Adding a Second Drive

Question: I have a Pentium III running WIN 98 and want to install another hard drive,which was out of another computer but it is running Win Me. I want to still use WIN 98 but want to retrieve programs and use the second hard drive as back up. Do I need to uninstall Win Me from the hard drive and how do I setup my computer to run both drives?
Eddie Zapolskis

Answer: Make sure that the current hard drive has the jumpers on it configured as Master and change the jumper on the hard drive you are installing to the Slave position and attach it to the other connector on the same cable. Note that it doesn't have to be a pre-used drive that you add, these same instructions will work for new drives as well).

If you have a cd drive in that position move the cd drive to the cable that comes from the next socket over on the motherboard. Doing it this way will give the fastest access times to both drives and will set the new drive as D: (your cd drive will be moved to E: but that is going to happen regardless of which hard drive is which).

As the computer will boot from C: your existing operating system will be the one that runs.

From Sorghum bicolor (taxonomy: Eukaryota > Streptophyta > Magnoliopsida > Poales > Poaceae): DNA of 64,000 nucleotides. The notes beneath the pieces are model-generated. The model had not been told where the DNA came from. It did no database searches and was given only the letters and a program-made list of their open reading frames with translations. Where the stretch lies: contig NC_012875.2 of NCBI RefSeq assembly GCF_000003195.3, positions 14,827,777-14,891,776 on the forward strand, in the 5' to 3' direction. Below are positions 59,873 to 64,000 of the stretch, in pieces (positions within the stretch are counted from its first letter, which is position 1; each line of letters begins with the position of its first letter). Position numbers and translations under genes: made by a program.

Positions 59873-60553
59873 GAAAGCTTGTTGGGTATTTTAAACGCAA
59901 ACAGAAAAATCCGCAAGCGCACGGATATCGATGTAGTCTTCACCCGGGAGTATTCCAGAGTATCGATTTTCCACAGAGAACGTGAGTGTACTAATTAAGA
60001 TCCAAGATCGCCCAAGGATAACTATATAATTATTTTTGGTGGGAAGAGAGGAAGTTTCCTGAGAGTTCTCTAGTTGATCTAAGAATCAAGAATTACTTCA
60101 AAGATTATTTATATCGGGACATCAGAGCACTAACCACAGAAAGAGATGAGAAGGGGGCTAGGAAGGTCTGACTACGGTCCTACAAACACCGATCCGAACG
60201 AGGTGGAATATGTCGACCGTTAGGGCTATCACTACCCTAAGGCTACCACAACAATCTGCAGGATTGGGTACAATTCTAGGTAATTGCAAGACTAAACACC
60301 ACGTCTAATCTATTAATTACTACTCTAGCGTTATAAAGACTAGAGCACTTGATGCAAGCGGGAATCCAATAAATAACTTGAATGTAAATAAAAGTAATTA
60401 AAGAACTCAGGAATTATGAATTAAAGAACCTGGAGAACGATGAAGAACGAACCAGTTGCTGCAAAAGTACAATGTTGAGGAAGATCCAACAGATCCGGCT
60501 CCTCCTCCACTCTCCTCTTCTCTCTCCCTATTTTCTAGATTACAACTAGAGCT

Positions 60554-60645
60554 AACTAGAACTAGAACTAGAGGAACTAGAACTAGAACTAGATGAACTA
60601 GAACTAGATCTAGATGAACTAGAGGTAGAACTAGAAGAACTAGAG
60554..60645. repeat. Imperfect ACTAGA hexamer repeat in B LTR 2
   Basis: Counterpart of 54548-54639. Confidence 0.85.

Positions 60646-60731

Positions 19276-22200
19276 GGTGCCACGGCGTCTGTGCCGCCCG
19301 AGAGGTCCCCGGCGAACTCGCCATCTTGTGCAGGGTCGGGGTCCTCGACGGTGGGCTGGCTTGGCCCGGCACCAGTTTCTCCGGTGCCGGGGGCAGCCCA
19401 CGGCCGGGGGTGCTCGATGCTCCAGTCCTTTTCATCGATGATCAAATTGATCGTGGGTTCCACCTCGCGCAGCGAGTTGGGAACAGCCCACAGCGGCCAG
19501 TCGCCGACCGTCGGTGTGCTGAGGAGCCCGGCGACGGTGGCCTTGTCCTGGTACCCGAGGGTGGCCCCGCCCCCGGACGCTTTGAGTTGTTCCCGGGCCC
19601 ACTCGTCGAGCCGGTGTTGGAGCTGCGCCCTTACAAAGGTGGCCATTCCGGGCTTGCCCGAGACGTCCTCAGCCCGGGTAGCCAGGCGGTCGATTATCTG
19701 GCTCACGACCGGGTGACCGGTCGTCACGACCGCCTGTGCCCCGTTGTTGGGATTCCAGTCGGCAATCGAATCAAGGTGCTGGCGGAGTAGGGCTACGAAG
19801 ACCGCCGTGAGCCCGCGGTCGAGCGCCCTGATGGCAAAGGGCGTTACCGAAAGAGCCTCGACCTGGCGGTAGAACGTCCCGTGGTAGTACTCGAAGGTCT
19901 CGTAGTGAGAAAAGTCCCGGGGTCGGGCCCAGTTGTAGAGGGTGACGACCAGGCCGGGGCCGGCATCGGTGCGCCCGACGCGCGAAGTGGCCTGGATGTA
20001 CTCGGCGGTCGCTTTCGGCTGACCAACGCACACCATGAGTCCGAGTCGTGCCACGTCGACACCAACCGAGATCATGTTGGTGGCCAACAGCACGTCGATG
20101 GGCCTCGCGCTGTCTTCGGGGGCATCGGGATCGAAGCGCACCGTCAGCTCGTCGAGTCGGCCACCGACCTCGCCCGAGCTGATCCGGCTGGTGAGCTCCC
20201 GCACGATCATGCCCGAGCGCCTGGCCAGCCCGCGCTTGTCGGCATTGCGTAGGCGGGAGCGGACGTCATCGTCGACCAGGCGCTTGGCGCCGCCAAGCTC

You can then delete whatever files you don't want from the second drive. If there are any programs on the second drive that you want to run you will have to reinstall them so that the operating system recognises them properly.

Note: The above description relates to the use of IDE drives in your computer. If your hard drive you is using a SATA connection then the process is even easier as each SATA drive has its own separate connection to the motherboard instead of having two drives connected via the same cable. This means that selecting between master and slave is not required for SATA drives.

When it comes to selecting which drive you want the system to boot from (if it tries booting from the wrong drive after you plug in an extra drive, there are settings within the BIOS that will allow you to tell the computer which drive it should look at first. Simply open the BIOS when the computer first starts up (pressing the DEL key is the most common way to do this but some computers use a different key - in any case there will be a message on the screen telling you which key to use). You should then be able to select which drive you want the system to boot from. The exact location of this option within the settings varies between the different BIOS chips but should not be too hard to find.


This article written by Stephen Chapman, Felgall Pty Ltd.

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